Would many of us be collecting Hamilton Electrics if it wasn’t for Richard Arbib? I doubt it.
The images on this page are shown with kind permission of Jeffrey P. Hess of St. Petersburg, Florida, Hamilton Researcher and Collector. You can read the interview Jess Hess had with Richard Arbib here.
From Wikipedia: ”
Arbib graduated from the Pratt Institute in New York City in 1939 . He worked as a designer for the Henney Motor Co. of Freeport, Illinois, a manufacturer of professional car bodies such as ambulances, hearses and limosines. Henney was Packard’s sole professional body supplier. He started his automotive design career consulting with Harley Earl at GM Styling in the late 1930s. He came to the attention of Henney after serving in World War II. He was responsible for the design of the commercial line of Packard built by Henney from 1951 to 1954. One of the distinctive features of these models was wrap-around rear side windows. Arbib designed the Packard show car Pan American for the International Motor Sports Show held in New York City at the Grand Central Palace on March 29, 1952. It was based upon a 1951 Packard 250 convertible and built by Henney. The Pan American won the first-place trophy for most outstanding design at the show.
In 1955, Arbib was hired by American Motors Corporation (AMC) to create a unique look for the Hudson line that was to share the senior 1955 Nash body. His main design theme was to use a “V” form throughout the car, which he dubbed V-Line styling. The design was to correspond with AMC starting to build its own V8 engines to replace the Packard V8 it was using in its Hudson and Nash models.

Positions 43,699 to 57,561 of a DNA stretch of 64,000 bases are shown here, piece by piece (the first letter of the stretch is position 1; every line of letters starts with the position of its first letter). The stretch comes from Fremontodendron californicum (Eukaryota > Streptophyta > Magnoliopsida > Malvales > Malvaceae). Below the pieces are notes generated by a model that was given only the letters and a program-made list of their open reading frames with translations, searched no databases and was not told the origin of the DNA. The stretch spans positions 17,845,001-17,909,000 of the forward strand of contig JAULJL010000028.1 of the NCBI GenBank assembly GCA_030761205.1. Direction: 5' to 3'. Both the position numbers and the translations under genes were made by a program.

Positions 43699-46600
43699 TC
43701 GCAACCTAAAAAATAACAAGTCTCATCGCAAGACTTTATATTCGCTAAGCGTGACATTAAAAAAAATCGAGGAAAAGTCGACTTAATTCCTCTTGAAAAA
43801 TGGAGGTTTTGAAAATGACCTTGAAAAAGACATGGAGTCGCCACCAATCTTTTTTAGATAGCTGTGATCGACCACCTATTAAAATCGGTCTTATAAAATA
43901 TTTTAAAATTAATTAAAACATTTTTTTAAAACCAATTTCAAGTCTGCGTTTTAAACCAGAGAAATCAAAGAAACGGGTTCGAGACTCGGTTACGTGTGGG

He also designed, and Andrew Mazzara built, the Astra-Gnome “Time and Space Car” concept car that included a “celestial time-zone clock permitting actual flight-type navigation.” The design was influenced by space travel forms. The vehicle was based on the Nash Metropolitan and was Arbib’s vision of what an automobile would look like in the year 2000. The Astra-Gnome attracted attention at the 1956 International Automobile Show in New York, and was also featured on the cover of Newsweek magazine’s September 3, 1956 issue.
He designed asymmetrical cases for the new Hamilton electric watches in the 1950s, including such notable models as the Ventura, Everest, and Pacer. He also designed watches for Tourneau, Benrus, Sheffield and Gucci. He designed boats for the Century Boat Company in the 1950s, notably one of their most successful and expensive models, the Coronado, as well as the Arabian model.”
The following are a selection of Richard Arbib sketches from the Jeff Hess collection.